Although individual differences in personality exist, there are some things that you can expect to find in the personality of every Stafford. They are tough, courageous, tenacious, stubborn, curious, people-loving and comfort-loving, protective, intelligent, active, quick and agile, and possess a strong “prey drive”. They are extremely “oral” youngsters and need a safe alternative to furniture, toys and clothing for their busy jaws. Staffords love to play tug-of-war and to roughhouse, but YOU must set the rules and YOU must be the boss. This is not a difficult task if you begin working with your Stafford when she is a puppy.

Most adult Staffords, particularly bitches, make excellent watchdogs; but in general they are inclined to protect people and not property. Their alert, muscle bound appearance is so striking that it’s easy to forget that they are smaller than most American Pit Bull Terriers. As Steve Eltinge in the book, The Staffordshire Bull Terrier in America says, “When a Stafford shows its teeth in a snarl, it can be frightening. They look tough and can be a positive deterrent to thieves, but because of their natural fondness for people, most Staffords are temperamentally ill-suited for guard or attack-dog training.” As with other members of the Bull and Terrier family, they can be the biggest people lovers in the world!

A Staffordshire Bull Terrier desires, more than anything else, to be with her people. Most adore a car ride, going on hikes and walks, enjoying a romp up the beach, and cozying up (or on) to you when you settle down for an evening of TV or reading.

Whatever the activity, “From the time it awakens in the morning until the quiet of night, a Stafford lives life to the fullest.” (Linda Barker, writing in The Staffordshire Bull Terrier in America, by Steve Eltinge).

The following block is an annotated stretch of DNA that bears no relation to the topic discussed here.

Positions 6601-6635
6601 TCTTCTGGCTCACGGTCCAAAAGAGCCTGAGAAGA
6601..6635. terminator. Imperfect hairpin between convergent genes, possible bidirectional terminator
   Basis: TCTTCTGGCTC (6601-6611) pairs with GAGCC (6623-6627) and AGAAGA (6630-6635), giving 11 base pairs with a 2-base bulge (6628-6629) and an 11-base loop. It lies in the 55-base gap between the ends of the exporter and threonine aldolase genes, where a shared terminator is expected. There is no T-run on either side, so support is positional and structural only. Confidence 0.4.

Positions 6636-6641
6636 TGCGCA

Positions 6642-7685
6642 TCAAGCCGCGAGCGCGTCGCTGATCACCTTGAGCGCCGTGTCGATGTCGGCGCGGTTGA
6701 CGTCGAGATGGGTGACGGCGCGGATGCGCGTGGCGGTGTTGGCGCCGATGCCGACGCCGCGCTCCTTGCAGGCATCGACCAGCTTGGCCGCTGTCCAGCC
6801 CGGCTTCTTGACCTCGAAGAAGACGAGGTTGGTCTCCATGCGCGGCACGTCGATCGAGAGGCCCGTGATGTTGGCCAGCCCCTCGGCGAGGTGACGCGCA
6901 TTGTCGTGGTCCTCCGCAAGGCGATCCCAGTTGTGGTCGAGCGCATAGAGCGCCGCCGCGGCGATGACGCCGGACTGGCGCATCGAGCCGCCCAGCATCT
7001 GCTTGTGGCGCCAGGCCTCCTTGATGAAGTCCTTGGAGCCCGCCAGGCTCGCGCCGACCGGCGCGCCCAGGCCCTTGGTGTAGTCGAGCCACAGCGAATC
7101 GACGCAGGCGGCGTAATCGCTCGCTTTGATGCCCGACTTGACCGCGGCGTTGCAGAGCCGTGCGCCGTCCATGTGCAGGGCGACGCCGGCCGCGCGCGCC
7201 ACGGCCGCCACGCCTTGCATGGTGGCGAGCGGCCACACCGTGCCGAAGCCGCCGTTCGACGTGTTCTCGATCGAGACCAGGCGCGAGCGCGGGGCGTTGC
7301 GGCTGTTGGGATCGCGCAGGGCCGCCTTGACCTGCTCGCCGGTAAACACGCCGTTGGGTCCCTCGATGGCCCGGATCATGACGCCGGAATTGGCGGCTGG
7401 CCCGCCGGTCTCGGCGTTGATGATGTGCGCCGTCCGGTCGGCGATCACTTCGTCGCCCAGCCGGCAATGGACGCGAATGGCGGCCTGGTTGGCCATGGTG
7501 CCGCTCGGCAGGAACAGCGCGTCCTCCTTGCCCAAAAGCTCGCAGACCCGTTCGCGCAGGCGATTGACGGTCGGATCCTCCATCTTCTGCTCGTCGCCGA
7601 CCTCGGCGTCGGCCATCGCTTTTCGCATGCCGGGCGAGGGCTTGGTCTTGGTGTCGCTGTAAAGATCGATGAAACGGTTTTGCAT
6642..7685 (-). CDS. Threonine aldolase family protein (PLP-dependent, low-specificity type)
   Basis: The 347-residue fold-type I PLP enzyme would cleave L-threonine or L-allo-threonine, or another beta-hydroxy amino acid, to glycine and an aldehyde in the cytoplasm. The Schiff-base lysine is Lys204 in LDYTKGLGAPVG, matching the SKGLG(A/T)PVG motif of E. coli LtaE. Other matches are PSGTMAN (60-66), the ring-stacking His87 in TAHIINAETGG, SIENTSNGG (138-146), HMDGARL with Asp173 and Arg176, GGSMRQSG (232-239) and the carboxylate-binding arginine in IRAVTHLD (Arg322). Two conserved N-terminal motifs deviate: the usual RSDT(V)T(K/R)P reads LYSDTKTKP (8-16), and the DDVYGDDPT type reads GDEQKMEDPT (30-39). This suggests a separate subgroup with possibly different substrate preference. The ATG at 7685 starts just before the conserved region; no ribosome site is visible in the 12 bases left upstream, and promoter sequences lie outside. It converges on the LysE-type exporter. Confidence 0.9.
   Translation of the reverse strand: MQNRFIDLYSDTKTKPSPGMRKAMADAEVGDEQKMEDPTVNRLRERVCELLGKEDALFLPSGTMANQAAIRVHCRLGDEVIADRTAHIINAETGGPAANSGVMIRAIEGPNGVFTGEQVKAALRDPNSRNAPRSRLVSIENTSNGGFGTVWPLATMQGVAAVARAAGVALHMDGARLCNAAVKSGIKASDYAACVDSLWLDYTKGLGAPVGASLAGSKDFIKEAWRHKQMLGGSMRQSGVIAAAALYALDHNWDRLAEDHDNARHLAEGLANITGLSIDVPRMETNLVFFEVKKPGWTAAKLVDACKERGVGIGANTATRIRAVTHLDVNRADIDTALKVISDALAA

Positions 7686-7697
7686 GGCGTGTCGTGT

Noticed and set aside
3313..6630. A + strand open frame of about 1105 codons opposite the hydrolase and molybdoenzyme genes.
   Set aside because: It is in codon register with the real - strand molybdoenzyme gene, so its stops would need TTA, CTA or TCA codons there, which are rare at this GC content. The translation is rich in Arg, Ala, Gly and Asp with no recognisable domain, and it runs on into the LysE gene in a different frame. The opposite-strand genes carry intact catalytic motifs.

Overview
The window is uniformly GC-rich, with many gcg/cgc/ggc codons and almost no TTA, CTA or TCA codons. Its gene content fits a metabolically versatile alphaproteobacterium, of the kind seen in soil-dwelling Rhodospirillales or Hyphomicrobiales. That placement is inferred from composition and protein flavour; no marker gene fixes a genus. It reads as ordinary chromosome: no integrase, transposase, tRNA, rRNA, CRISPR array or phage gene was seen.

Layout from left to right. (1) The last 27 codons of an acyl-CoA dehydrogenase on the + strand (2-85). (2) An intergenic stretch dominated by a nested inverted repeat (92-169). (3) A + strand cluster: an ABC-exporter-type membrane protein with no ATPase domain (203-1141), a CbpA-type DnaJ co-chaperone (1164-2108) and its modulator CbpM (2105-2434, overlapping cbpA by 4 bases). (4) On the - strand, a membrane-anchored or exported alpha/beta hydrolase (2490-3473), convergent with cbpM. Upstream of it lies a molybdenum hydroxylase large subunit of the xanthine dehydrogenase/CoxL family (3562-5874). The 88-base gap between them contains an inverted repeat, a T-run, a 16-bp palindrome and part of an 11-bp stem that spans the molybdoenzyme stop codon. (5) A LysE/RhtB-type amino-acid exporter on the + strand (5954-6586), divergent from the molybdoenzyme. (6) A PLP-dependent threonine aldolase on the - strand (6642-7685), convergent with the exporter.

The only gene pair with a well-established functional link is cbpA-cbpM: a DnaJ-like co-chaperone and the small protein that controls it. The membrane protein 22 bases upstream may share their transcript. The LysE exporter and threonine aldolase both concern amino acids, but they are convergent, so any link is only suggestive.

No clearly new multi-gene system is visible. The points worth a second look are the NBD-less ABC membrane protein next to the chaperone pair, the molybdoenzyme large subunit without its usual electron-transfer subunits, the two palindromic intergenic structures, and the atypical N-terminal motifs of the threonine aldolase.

Staffordshire Bull Terriers are a “natural” dog and generally robust. The short coat of this breed requires little grooming other than an occasional brushing and a bath. The downside of this drip dry coat is that Staffords are susceptible to fleas and ticks. The general remedies to discourage fleas and ticks are recommended, as well as a thorough going-over with a flea comb during the worse months of summer. Staffords covet human attention to the extent that I have seen several of them gather around their “person”, waiting to be combed from head to tail for fleas!

Care of nails, ears, teeth and anal glands are the same as they would be for any other breed (beginning when young and attention on a regular basis).

The Stafford is not a dog that tolerates weather extremes easily. Because of its short coat, it prefers plenty of shade and water on sweltering summer days (a child’s wading pool has been a popular choice in the past; supervised of course). Its Bulldog ancestry and brachycephalic (short-headed or broad-headed) respiratory system can contribute to overheating. Watch carefully to be sure that your Stafford doesn’t become overheated during intense play in the summer; if she appears to be wheezing or gasping for air, find the nearest source of cool – not ice cold – water and soak her to lower her body temperature.